Category Archives: energy

Jackie Bavaro AGA Members Celebrate National 811 Day

On August 11, the Common Ground Alliance (CGA) along with the American Gas Association (AGA) and its member companies celebrated National 811 Day to promote safe digging practices and the national Call Before You Dig campaign.

811 is the national telephone number that initiates the process of marking the underground utility lines in a homeowner’s yard. Whether you’re planting a tree, building a deck or installing a fence, a call to 811 is legally required before you are scheduled to begin any type of digging. Due in large part to the work done by the pipeline industry in promoting the use of Call 811, excavation damages for all underground facilities have decreased by approximately 50 percent since 2004.

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PHMSA and AGA employees celebrate 811 Day at Nationals stadium.

As part of the CGA’s National 811 Day, AGA member companies and many companies that build, operate and maintain underground pipelines and wires held events and promoted awareness to alert the public about this important service. This year, AGA staff joined representatives from Pipeline and Hazardous Materials Safety Administration at a Washington Nationals baseball game where Call 811 was the sponsor and messages about calling before you dig could be seen throughout the stadium.

Columbia Gas of Ohio: Ground is officially broken with City of Gahanna with Pat Tiberi and Mayor Kneeland on 811 Day.

Columbia Gas of Ohio: Ground is officially broken with City of Gahanna with Pat Tiberi and Mayor Kneeland on 811 Day.

Additionally, Columbia Gas of Ohio, which has responded to a report of a damaged line more than 750 times this year alone, has asked communities across the state to pledge a simple promise to call 811 at least two business days before digging any project. Meanwhile, South Jersey Gas hosted its first 811 Day ‘Dig Safe Fair’ to inform local contractors and community members about safe digging best practices. Also, in partnership with National Grid, Dig Safely New York hosted a live demonstration on a mark out of underground utility lines at an active construction site in its Eastwood neighborhood.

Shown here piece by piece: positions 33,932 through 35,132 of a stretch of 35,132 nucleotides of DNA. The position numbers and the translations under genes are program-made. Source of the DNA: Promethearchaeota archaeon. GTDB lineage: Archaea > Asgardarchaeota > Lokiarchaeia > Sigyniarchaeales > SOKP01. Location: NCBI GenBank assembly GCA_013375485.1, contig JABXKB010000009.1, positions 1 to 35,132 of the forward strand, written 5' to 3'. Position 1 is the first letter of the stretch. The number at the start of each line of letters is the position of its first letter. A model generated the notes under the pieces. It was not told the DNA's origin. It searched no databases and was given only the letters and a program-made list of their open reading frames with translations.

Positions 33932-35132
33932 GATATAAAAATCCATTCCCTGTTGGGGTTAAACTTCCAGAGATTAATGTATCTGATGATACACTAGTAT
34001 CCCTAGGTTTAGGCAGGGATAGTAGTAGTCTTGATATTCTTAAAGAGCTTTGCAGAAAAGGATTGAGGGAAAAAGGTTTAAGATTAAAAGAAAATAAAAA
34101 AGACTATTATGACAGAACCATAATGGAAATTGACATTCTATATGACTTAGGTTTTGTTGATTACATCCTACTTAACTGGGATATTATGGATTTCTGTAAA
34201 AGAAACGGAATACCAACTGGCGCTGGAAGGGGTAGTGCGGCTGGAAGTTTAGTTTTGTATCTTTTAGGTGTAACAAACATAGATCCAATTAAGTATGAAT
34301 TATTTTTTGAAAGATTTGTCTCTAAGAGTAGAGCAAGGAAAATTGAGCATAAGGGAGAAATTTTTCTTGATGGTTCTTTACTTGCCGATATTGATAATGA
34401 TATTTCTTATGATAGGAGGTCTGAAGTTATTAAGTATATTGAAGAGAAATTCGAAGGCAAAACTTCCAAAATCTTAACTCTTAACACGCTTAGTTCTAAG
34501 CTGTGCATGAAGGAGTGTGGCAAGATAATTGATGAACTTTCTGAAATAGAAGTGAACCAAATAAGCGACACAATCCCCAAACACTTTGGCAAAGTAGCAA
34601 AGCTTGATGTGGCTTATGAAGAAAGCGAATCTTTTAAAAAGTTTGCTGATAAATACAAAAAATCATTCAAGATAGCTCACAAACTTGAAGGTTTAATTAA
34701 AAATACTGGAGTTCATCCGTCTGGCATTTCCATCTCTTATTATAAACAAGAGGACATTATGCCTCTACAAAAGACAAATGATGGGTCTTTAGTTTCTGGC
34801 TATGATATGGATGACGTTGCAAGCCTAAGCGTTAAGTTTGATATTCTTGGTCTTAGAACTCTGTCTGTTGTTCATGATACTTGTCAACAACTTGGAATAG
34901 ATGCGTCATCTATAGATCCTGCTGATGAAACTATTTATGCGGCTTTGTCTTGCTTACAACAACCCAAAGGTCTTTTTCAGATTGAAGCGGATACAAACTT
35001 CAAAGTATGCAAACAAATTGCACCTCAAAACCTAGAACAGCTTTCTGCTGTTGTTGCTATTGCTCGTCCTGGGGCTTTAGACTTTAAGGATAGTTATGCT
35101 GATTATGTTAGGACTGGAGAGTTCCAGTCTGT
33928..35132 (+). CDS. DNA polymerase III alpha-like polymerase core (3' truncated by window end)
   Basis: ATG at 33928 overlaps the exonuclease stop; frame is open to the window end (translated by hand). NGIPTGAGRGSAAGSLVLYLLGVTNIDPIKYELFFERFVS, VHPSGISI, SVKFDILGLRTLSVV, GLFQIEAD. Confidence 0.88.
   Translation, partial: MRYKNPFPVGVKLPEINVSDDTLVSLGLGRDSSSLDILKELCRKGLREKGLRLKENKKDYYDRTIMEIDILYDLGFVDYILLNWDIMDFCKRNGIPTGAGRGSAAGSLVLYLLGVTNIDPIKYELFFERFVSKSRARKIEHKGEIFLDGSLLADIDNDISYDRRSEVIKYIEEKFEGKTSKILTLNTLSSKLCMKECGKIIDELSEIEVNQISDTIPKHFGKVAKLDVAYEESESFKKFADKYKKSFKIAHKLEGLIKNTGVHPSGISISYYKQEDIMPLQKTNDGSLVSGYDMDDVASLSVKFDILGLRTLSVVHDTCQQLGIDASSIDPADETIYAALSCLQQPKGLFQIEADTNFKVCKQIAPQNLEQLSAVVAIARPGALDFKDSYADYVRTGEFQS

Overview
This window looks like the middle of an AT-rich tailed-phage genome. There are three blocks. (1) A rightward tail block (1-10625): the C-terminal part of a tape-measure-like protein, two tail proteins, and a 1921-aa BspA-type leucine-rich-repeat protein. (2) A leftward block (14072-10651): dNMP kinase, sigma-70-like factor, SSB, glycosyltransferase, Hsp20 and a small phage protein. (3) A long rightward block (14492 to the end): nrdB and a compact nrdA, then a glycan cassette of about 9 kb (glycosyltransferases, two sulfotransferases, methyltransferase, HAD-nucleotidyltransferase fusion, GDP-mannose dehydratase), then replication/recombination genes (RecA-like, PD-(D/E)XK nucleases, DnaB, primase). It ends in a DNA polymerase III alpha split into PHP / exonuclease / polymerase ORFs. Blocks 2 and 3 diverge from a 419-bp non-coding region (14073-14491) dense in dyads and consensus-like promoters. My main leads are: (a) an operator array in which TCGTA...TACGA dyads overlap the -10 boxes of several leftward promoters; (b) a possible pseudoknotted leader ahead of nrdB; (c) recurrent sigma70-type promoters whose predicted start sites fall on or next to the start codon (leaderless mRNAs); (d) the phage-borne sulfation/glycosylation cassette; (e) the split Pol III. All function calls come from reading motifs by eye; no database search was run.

Excavation damage continues to be the leading cause of pipeline incidents in the United States. Though improvement is being made, thanks in large part to the outreach efforts of AGA member companies, industry leaders and other stakeholders on this issue. If you are a utility and have a unique and interesting way you’re promoting Call 811, let us know in the comments section below or by emailing Jackie Bavaro at jbavaro@aga.org.

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Jackie Bavaro Natural Gas Utilities Working through Differences and Overcoming Cultural Barriers

The cover story for the August/September issue of American Gas magazine titled, “Working through Differences,” explores how a diverse workforce can encourage innovation and overcome cultural barriers, especially as women and minorities begin to make up a large part of the energy workforce.

A report commissioned by the American Petroleum Institute indicates that by 2035, the energy workforce, with its retirements and expanded growth in the industry, will create 1.9 million direct jobs. More than a half million of these new jobs are projected to be filled by minorities over the next decade and a half.